NAACP-Bashing Tea Partier Returns
The Tea Party Express leader ousted after racially charged remarks about the NAACP is back with a new PAC. Will this complicate the movement’s bid to reboot its image?
Mark Williams, the bomb-throwing conservative talk show host who last month was ousted from the Tea Party movement after a rant against the NAACP that was widely condemned as racist, looks to be back.
The former Tea Party Express chairman is said to be teaming up with two fellow conservative activists to create Citizens for Constitutional Liberty, a new political action committee that plans to support conservative candidates and promote grassroots activism among Tea Partiers.
“We want to get back to the basics where this all started,” Stanhope said. “Educating, advocating and uniting, to promote conservative candidates,” especially at the local level.
Rodney Stanhope, one of the group’s founders, told The Daily Beast that he and another northern California Tea Party activist, Mandy Morello, spoke recently about forming the new group. From there, Stanhope reached out to Williams, whom he said he’d known since the two worked together on the 2003 recall of Democratic Governor Gray Davis. “I happened to be in a conversation with Mark,” said Stanhope. “I said, ‘We wanna do this, and he said, ‘I'd love to help.’”
Stanhope, who serves as executive director of his county GOP organization, said the new group was born of frustration with the infighting and personal ambition that he believes have hampered the Tea Party movement. “We want to get back to the basics where this all started,” he said. “Educating, advocating and uniting, to promote conservative candidates,” especially at the local level.
On Tuesday, Morello posted a message on the new group’s rudimentary website, in which she detailed conflicts with the leaders of both Tea Party Express and Tea Party Patriots, then wrote: "That is why I have teamed up with Rodney Stanhope and Mark Williams to move past the childish destructive tactics in order to reset this movement back to the unity that was claiming the hearts and minds of America.”
Stanhope said the plan was for him and Williams to do the group’s public communication, including speaking in support of candidates, while Morello—a Sacramento-based conservative organizer and political consultant—handled the grassroots organizing and the paperwork. “You’re bringing three different places together into one,” said Stanhope, referring to the skill-sets of the three leaders. Stanhope added that the group planned to soon register as a PAC with both the FEC and the California secretary of state’s office, at which point it can begin raising money.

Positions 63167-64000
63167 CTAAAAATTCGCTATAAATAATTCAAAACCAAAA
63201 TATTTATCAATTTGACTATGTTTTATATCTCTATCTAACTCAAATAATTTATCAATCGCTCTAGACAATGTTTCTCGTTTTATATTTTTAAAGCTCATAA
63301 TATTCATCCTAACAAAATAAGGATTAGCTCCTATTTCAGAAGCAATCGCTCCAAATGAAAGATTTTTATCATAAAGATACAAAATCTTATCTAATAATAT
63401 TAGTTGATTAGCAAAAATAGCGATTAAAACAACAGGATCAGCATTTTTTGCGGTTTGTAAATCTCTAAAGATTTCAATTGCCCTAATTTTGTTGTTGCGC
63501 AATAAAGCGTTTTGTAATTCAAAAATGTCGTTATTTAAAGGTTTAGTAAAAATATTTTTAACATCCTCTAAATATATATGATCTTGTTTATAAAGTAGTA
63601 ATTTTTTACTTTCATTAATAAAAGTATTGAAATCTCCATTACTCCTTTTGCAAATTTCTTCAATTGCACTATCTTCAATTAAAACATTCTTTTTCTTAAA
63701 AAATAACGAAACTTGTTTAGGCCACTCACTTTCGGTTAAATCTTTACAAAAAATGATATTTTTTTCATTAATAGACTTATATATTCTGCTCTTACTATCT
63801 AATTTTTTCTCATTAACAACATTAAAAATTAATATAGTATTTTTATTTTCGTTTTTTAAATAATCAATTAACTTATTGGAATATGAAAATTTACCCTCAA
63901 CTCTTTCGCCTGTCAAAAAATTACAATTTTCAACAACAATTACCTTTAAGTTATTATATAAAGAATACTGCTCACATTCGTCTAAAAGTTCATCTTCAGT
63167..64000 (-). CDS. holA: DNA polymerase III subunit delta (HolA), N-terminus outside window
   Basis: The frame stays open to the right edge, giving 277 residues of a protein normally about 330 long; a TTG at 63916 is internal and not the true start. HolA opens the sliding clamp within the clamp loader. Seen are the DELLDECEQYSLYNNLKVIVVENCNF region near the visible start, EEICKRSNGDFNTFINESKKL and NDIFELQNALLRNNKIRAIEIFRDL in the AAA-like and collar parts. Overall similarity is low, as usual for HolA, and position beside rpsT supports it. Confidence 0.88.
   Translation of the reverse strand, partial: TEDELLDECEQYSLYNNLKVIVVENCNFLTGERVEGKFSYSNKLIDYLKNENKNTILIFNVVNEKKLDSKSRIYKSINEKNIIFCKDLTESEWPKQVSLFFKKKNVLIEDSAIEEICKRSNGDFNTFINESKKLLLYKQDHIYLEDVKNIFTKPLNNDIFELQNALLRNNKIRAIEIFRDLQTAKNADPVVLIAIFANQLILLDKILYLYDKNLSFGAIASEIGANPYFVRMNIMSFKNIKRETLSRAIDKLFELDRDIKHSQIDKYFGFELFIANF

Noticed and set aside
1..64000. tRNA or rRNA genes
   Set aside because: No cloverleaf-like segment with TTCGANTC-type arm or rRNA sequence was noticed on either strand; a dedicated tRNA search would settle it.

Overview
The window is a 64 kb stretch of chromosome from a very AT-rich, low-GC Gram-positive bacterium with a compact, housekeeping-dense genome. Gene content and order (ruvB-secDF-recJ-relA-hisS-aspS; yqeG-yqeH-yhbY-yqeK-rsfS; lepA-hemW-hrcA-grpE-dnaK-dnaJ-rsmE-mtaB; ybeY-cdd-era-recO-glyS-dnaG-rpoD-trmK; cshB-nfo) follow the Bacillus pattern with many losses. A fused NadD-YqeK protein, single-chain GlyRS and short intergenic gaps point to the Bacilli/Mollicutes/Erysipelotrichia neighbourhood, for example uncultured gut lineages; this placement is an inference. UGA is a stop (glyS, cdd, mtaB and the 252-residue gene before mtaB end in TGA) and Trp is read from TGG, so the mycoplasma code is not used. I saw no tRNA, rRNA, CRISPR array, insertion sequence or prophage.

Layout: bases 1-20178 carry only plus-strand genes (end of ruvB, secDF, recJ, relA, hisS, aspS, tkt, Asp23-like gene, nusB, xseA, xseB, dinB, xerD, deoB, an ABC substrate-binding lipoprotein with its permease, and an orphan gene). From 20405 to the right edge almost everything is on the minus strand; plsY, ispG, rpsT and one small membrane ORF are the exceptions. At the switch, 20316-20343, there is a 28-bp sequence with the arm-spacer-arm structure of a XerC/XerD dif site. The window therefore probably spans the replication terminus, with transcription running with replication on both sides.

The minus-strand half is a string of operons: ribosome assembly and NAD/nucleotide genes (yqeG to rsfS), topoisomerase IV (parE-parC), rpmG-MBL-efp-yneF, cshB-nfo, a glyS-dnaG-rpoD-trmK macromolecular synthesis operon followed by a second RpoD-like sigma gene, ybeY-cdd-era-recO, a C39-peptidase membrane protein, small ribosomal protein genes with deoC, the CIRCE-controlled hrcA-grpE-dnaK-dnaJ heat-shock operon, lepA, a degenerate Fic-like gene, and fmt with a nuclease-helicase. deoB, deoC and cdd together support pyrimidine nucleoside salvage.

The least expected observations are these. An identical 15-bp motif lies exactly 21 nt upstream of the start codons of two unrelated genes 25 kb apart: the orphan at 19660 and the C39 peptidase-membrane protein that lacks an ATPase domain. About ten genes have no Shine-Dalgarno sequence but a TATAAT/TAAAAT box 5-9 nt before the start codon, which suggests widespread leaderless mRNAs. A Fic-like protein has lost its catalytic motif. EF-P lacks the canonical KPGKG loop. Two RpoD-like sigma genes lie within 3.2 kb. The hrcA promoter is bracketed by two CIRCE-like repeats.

Williams, who is traveling, did not immediately respond to a request for comment. Last month, he became the public face of Tea Party racism after he posted a lengthy screed, written in the voice of an NAACP official, which, among other things, praised slavery for offering blacks “three squares, room and board.” In response, the Tea Party Express, for which Williams served as chair and as a frequent spokesman, was publicly ousted from a national Tea Party umbrella group. Soon after, Tea Party Express announced it had cut ties with Williams.
Williams’ apparent return to the Tea Party could complicate the movement’s efforts to deflect the charges of racism that he helped bring on. Just this weekend, Tea Party Express held a “Uni-tea” event in Philadelphia, designed to convey an image of racial inclusion.
But Williams’ new partners don’t sound concerned. In her blog post, Morello downplayed the flap over Williams’ attack on the NAACP. “While I find his comments distasteful,” she wrote, “it is not my place to take away his free speech guaranteed by our First Amendment.”
And Stanhope told The Daily Beast he thought the NAACP controversy had been blown out of proportion. “This latest flap is garbage,” he said. “They want to throw the word racism out there these days. It’s overused.”
Zachary Roth was until May a reporter for Talking Points Memo, and is a contributing editor to The Washington Monthly. He also has written for The Los Angeles Times, The New Republic, Slate, and Salon, among other outlets.